Biodiversity: Top Concern in Saving Species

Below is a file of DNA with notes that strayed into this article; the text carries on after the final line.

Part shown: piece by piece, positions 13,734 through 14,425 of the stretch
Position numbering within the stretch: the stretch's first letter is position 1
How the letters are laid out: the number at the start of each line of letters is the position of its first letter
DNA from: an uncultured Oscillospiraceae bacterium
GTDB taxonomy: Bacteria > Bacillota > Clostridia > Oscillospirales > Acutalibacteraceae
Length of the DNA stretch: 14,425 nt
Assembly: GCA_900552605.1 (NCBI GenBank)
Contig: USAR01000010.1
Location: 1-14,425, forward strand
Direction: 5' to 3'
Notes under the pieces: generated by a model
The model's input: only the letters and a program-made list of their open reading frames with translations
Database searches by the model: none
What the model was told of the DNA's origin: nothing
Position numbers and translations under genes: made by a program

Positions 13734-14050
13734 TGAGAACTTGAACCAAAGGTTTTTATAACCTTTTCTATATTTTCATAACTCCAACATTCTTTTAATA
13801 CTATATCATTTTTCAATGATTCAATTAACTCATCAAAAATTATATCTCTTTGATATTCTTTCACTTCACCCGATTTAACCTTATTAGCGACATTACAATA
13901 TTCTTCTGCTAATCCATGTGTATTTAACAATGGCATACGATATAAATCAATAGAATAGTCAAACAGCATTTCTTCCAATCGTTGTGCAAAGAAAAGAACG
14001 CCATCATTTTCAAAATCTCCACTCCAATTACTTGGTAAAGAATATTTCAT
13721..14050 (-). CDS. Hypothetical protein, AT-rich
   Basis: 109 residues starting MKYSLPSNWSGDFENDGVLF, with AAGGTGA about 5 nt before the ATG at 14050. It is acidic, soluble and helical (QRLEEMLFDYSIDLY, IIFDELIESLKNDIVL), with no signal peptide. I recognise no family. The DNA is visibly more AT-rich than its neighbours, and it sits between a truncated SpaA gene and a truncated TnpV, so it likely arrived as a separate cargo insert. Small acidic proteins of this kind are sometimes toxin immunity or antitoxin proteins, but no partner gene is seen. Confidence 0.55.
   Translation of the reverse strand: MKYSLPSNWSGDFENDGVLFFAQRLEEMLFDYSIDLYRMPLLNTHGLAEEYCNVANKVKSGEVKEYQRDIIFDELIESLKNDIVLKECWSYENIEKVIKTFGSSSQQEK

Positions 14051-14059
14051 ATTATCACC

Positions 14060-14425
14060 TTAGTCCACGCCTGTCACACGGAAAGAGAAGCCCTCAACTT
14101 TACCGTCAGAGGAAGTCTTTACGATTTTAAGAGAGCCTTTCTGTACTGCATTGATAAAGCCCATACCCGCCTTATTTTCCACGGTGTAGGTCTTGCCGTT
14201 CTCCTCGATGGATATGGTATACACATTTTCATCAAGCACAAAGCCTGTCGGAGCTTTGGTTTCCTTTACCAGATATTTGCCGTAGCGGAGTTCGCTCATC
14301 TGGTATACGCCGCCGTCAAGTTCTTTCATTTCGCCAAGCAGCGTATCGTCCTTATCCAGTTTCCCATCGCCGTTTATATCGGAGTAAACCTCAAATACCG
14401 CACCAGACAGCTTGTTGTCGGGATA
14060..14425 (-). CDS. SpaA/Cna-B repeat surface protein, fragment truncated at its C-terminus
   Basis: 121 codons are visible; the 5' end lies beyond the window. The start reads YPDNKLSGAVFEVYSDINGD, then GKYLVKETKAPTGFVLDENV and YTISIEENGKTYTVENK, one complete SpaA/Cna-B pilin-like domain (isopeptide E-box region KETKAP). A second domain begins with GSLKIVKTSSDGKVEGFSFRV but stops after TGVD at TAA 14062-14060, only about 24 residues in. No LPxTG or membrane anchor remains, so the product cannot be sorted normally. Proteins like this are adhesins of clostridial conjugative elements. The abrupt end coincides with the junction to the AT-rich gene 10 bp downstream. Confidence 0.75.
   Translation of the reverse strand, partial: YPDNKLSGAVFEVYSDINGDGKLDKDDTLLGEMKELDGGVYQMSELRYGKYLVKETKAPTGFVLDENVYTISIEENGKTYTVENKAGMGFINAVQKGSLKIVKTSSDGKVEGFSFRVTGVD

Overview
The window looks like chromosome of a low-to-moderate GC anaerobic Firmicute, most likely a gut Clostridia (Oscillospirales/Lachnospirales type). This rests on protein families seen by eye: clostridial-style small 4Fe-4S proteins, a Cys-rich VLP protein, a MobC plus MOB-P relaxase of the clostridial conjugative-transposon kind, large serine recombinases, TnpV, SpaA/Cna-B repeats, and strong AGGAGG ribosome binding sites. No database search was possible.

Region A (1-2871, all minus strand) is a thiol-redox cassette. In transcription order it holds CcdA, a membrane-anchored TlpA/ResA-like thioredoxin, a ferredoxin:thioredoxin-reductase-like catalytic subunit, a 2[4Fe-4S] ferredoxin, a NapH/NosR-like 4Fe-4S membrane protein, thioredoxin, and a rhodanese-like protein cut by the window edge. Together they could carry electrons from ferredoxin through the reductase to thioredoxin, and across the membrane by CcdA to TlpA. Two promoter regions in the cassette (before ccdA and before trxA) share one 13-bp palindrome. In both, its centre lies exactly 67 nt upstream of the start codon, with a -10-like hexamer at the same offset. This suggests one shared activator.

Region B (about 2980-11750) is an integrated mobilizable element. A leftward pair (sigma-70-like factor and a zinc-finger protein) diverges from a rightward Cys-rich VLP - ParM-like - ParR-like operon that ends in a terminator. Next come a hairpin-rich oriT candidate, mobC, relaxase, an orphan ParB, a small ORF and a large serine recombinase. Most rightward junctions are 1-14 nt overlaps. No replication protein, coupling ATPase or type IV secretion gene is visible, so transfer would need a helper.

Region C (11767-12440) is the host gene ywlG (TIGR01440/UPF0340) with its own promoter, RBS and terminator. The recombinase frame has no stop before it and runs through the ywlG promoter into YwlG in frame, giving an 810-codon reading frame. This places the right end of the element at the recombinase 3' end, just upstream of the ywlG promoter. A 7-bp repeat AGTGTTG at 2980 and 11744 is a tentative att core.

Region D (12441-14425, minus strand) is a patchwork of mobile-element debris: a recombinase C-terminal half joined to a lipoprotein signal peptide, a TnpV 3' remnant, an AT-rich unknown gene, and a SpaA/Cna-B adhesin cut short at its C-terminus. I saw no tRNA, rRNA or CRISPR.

The Endangered Species Act, hailed as the strictest of federal environmental laws, is up for renewal in 1992. A crucial vehicle for the preservation of at-risk species and their habitat, the legislation, biologists say, also bears apparent significance to the welfare of man.